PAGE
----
Relax pension rules for GPs, urges the BMA

The BMA is calling for less complex pension rules for GPs, for fear that senior doctors will retire early

According to the British Medical Association (BMA), GPs and consultants alike are being encouraged by accountants to retire early thanks to current taxation rules surrounding pensions.

These rules financially penalise senior doctors if they take on additional work, thus discouraging them from keeping up with increasing general practice demands. This also affects military doctors, as they will feel the impact should they get promoted to higher ranks.

Doctors are calling on the Treasury to rethink the rules, as the sector cannot afford to lose doctors who are beginning to work shorter hours or leave the pension scheme entirely.

BMA council chair, Dr Chaand Nagpaul, stated in a letter to chancellor Philip Hammond that the current rules run the risk of worsening the increasingly problematic recruitment issue in general practice.

Nagpaul said in the letter:

‘We would very much like to engage with the government to look at ways to address this problem.

‘GPs are being actively encouraged by accountants to reduce their commitment or, for those nearing retirement, to stop work altogether.

‘This will naturally impact on the government’s stated aim to attract 5,000 new GPs in England by 2020.’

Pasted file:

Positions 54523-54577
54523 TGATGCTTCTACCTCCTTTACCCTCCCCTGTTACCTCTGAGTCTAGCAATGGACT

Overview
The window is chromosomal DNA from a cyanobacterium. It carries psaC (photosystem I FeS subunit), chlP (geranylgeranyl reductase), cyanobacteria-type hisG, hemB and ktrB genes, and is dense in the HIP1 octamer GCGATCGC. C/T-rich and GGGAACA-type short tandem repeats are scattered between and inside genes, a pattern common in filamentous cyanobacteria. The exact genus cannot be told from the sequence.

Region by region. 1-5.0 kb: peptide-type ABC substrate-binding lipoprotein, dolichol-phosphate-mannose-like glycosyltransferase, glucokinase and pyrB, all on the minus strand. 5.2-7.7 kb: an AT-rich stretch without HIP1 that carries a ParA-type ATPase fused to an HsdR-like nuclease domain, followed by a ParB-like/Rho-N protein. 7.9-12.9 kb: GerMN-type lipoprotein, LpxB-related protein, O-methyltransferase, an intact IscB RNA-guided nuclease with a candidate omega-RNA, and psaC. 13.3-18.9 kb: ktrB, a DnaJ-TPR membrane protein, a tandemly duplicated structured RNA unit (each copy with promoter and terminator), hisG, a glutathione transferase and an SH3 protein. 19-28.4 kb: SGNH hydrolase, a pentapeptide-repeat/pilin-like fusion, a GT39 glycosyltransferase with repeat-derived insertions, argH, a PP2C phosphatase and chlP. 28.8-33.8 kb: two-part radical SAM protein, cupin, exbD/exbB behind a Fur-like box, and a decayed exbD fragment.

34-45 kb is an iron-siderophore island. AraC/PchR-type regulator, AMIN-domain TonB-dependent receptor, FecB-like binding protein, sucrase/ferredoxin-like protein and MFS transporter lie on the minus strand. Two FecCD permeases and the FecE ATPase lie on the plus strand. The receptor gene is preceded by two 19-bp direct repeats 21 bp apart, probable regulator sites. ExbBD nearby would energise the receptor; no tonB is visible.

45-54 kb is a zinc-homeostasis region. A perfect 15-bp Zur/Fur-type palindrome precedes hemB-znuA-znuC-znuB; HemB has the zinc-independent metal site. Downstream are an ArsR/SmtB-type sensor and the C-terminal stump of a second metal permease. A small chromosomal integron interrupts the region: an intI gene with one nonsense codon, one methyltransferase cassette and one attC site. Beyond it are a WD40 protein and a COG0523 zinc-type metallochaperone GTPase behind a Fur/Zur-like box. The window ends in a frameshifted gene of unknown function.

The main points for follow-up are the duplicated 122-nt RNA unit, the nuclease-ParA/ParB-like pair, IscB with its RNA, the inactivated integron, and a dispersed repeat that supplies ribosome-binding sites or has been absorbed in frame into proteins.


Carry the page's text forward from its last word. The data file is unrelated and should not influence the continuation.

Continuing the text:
A specific rule which doctors are asking to be changed is one which relates to an annual allowance charge in the ‘defined benefit’ schemes of public sector pensions; unions representing police, dentists, firefighters and other similar sectors have also raised their concerns on this matter.

Nagpaul’s letter continued:

‘The unions representing these groups have advised on the significant recruitment and retention problems arising from staff being unwilling to attract a pay increase from a promotion or to undertake additional work, for fear of our potential to attract an annual allowance charge.’

The BMA is asking for increased flexibility regarding several complex pension rules.

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‘For many, they feel that the only solution is to opt out of scheme membership,’ the letter adds. ‘Not only may this not be in their best interests but is certainly not in the interests of the NHS pension schemes.’

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